Tips For Getting Better At Making Artwork - Business & Technology Website

Tips For Getting Better At Making Artwork

Artwork: So you want to be an artist. It’s a popular career choice nowadays. I mean there’s just so much you can do with the ability to draw, or really any creative outlet that you are competent at.

So many jobs out there in this age actually some sort of skill that has to do with art. From designing web pages for Intertops casino bonus or needing to make nicer Excel spreadsheets for your boss. To even just working in a career that is much closer to creativeness than others.

There are almost endless possibilities in the career world when it comes to art. Every company needs a logo, or a design, or something of that sort. Movies and Hollywood always need more creative, artistic people when working on projects or movies.

You don’t even need to work for a company to make a living doing art things. With platforms like Youtube, Patreon, and many others being as extremely popular as they are nowadays there’s no surprise that many people can make a living by just doing artwork and either selling it simply showing pictures of it.

It’s kind of crazy in a weird way. If you just look at a site like Patreon and what their top earners are you will realize a lot of them are artists making artwork. Of course, the artwork that is making hundreds of thousands of dollars a month is of a… uh… special sort. To put it lightly.

But there are still lots of artists making large amounts of money from doing more normal artwork. You don’t even need to just make just plain artwork. If you start a webcomic or something of that sort you can easily start making yourself a large following online and some money too.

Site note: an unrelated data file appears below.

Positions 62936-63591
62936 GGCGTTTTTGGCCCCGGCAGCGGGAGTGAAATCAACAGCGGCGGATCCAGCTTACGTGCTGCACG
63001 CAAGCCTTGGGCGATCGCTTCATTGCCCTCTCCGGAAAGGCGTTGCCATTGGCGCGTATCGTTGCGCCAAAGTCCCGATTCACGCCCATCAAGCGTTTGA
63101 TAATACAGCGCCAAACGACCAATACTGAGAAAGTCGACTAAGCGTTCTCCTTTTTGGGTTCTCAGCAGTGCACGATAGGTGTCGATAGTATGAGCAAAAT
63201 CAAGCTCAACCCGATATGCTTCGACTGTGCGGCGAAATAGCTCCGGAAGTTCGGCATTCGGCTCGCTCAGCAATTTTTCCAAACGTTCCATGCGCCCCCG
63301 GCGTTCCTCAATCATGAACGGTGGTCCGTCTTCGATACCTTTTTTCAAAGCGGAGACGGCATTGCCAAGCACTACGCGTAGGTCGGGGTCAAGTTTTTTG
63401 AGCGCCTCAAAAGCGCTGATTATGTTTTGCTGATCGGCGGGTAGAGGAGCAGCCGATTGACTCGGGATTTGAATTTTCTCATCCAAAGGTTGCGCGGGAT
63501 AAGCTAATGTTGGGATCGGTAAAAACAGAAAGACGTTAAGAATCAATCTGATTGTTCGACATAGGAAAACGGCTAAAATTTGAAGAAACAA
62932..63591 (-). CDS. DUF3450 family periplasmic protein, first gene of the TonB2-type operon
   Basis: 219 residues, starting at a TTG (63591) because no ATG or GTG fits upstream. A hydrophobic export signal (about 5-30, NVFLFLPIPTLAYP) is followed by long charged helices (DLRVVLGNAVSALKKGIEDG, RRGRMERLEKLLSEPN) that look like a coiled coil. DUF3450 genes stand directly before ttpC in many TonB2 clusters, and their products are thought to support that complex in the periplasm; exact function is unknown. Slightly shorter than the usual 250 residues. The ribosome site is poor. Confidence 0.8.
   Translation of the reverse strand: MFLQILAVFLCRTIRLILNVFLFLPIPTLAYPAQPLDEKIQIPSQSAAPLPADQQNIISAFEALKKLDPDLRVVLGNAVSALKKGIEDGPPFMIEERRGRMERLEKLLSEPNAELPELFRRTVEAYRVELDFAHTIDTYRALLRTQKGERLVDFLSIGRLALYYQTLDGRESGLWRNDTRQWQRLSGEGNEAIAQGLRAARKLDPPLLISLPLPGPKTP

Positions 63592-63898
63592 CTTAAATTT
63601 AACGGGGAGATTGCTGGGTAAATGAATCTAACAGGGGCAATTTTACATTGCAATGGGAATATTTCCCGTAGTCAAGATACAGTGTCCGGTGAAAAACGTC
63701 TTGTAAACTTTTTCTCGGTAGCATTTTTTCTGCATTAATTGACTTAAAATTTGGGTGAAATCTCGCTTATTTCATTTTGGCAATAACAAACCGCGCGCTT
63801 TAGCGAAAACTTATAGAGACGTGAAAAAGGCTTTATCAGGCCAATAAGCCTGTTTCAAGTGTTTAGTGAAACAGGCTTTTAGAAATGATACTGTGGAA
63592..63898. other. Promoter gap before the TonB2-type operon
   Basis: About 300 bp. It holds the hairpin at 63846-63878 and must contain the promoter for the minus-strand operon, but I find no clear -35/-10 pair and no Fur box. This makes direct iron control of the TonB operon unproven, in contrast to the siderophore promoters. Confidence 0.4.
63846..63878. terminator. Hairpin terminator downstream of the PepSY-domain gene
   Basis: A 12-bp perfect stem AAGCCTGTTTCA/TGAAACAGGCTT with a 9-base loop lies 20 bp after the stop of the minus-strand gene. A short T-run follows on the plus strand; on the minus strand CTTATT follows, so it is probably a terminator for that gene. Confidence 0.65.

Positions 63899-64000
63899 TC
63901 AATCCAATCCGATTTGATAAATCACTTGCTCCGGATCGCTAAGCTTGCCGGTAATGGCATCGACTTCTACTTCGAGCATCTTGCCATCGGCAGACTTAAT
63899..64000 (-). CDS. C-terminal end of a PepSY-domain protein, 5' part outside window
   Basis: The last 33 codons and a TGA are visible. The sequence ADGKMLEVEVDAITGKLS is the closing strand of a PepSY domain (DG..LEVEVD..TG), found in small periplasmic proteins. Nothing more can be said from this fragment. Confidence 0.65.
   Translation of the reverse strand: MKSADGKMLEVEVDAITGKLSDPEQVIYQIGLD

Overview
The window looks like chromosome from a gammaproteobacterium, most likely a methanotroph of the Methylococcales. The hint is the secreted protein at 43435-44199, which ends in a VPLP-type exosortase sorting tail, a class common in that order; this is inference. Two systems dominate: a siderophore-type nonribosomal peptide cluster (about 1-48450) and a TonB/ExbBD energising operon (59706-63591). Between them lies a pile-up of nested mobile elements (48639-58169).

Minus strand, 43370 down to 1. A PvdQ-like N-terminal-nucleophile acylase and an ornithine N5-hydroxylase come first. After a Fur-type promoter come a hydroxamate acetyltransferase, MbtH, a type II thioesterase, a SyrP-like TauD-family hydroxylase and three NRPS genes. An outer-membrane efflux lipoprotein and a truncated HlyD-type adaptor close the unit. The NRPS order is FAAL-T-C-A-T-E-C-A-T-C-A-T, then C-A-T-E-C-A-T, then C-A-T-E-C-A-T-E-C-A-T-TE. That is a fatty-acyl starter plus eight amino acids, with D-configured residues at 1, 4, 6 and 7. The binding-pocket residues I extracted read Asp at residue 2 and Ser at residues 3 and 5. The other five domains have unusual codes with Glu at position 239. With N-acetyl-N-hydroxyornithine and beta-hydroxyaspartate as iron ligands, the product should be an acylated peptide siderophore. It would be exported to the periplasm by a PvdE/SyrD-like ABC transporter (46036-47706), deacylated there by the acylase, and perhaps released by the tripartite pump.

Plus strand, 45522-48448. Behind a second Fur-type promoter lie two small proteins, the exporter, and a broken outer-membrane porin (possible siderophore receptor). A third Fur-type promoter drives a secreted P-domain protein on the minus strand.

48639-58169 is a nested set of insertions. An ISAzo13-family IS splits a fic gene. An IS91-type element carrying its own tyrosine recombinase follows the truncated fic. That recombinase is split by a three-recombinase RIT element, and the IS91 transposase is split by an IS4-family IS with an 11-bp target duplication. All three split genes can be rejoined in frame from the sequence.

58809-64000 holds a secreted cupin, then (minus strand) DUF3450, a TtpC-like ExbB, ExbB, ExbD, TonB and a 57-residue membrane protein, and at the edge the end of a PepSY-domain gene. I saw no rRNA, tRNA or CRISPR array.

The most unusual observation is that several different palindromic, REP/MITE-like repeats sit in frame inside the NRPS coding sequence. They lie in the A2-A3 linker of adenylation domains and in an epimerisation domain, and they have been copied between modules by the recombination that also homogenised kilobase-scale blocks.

If you already draw as a hobby you might want to start putting your pieces online or doing commissions of some sort to generate some cash on the side. You might not unless you’re very lucky, start making enough money to completely replace your job at first but nobody ever said no to more money.

Just Start

The biggest hurdle for most people who want to be artists or to improve their artwork is to just start. They spend a lot of time thinking about how they want to be able to draw, or model, or some other artistic thing, and they never actually get around to doing it.

Remember that your artwork doesn’t need to be amazing. It can be as good as a kindergartener with a box of crayons. But the important thing is that you actually made that thing on par with a kindergartener with a box of crayons.

Because once you make the first one the second one might be a little better. And then the one after that might be a little bit better. And the cycle continues.

And that’s what practice is.

You just need to take that first step and actually start. You don’t even need fancy tools or programs or anything to start working on Artwork.

If you want to draw you can start with just a pencil, paper and maybe a pen if you are feeling really fancy. It’s not much because you don’t need much to get some lines on a piece of paper.

If you’re wondering about digital drawing then you’re still in luck. You don’t need fancy expensive subscription-based drawing programs (looking at your PhotoShop). All you need for computer drawing is a drawing tablet, which sounds expensive but you can actually pick one up for less than forty US dollars!

You don’t even need a drawing tablet right away too. You can easily draw on your phone or regular tablet if you get a stylus. There are loads of free apps on the app store that are simple, easy to use, and intuitive drawing programs.

If you’re on PC there are loads of free alternative drawings programs that you don’t need to spend a single dollar on (unless, of course, you just want to help support the developers or something like that)

There are programs like Krita, which are some of the best straight drawing programs you can get for free on PC. Its interface and design are quite similar to PhotoShop so if you’ve used that program at some point but don’t want to pay for the full, (mildly overpriced) subscription to use it you can get used to this new program quite quickly.